Another option for thinning crowded seedlings is to give them a “haircut.” Just take scissors and cut back excess sprouts rather than pull them from the soil. One of the most common mistakes is to leave the seedlings in a small container too long. The result is they get stunted or grow gangly and do not do well when transplanted.
White leaves the Cowpen Daisy seedlings in one gallon pots until they’re about eight inches tall. By then, the plant presents robust foliage and established root system substantial enough to endure a transplant.
Once your Cowpen Daisy seedlings are in the ground, water infrequently, sit back, and enjoy the upcoming show.
Want to join our crusade to plant pollinator gardens for our wildlife pollinators? Check out our 300for300 initiative. Alert the community of your garden’s mission with a pollinator habitat sign.
- Cowpen Daisy named San Antonio’s unofficial pollinator plant of the year
- San Antonio exceeds 300 pollinator gardens for city’s Tricntennial year
- How to plan a successful butterfly garden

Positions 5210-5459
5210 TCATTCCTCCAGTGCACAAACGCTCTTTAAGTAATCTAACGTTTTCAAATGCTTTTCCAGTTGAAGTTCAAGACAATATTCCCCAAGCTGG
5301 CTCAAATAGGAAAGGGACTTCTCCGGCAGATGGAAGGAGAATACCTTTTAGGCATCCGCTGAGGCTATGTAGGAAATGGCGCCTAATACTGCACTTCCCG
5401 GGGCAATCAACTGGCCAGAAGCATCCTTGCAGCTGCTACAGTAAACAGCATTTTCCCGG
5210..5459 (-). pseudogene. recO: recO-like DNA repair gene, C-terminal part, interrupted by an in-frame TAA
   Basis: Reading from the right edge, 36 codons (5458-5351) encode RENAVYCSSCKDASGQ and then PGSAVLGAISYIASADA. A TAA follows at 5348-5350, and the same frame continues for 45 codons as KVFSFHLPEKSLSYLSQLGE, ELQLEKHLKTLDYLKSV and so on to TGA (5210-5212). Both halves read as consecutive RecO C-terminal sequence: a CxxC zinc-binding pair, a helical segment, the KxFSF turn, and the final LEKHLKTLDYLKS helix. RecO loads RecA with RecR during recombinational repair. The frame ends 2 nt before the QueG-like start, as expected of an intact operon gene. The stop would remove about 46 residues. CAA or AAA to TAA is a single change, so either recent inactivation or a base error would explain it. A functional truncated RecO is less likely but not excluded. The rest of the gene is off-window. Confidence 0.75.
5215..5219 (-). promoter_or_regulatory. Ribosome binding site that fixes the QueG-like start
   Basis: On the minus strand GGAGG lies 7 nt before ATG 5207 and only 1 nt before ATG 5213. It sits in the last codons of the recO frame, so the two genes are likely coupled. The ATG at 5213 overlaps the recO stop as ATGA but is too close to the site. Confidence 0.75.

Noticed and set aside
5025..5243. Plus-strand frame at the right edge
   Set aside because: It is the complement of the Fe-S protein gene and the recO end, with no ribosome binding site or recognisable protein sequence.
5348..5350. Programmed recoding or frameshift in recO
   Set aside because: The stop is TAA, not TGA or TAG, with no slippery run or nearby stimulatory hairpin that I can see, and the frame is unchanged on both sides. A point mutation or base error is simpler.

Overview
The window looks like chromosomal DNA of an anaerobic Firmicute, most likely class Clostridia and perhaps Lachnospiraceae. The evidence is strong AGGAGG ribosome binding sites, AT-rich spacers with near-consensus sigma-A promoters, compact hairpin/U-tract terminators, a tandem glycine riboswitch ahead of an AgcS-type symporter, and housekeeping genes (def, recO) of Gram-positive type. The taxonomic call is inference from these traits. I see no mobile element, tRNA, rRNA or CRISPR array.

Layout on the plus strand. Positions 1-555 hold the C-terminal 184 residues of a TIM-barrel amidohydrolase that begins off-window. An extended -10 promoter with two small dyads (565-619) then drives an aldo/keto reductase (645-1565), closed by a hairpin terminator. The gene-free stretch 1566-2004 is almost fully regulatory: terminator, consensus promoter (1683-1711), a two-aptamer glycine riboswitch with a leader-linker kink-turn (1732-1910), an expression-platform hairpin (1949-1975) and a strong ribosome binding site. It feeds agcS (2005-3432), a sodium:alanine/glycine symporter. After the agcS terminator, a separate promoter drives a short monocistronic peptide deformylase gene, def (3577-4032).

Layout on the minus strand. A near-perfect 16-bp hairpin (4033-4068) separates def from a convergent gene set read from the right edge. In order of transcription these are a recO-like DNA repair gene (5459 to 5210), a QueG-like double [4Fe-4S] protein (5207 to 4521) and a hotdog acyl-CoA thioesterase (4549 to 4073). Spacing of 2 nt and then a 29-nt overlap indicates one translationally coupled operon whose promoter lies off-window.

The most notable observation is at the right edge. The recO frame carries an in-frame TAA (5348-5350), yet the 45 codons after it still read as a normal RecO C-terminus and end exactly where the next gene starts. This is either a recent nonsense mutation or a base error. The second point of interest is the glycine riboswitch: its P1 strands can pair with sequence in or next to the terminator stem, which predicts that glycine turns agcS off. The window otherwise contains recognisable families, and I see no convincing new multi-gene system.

- Mostly native butterfly garden outperforms lawn every time
- A year in the life of an urban butterfly garden
- Downtown River walk plot converts to pollinator garden, creature haven
- Converting your Lawn to a Butterfly Garden
- San Antonio becomes first National Wildlife Federation Monarch Champion city
- Tropical Milkweed: To Plant it or Not is No Simple Question
- How to raise Eastern Swallowtails
- How to raise Monarch butterflies at home
Like what you’re reading? Don’t miss a single post from the Texas Butterfly Ranch. Sign up for email delivery, like us on Facebook, or follow us on Twitter, @monikam.
Awesome Monika! I live with these four legged monsters who love to eat all my plants – even the “deer resistant” stuff. How susceptible to deer browsing is Cowpen Daisy? Thanks! 🌼🐛🦋 Gail
My understanding is that it’s deer resistant.
It is listed as deer resistant in Deer Resistant Plant List as per http://www.mcintires.garden.com, but not deer proof.
I live where wild horses come by my house daily, south of Santa Fe, New Mexico. They never eat the flowers or any of the plant. Once I saw a year old wild horse taste one.
Is there a time of year when it’s best to cut back the dry stalks?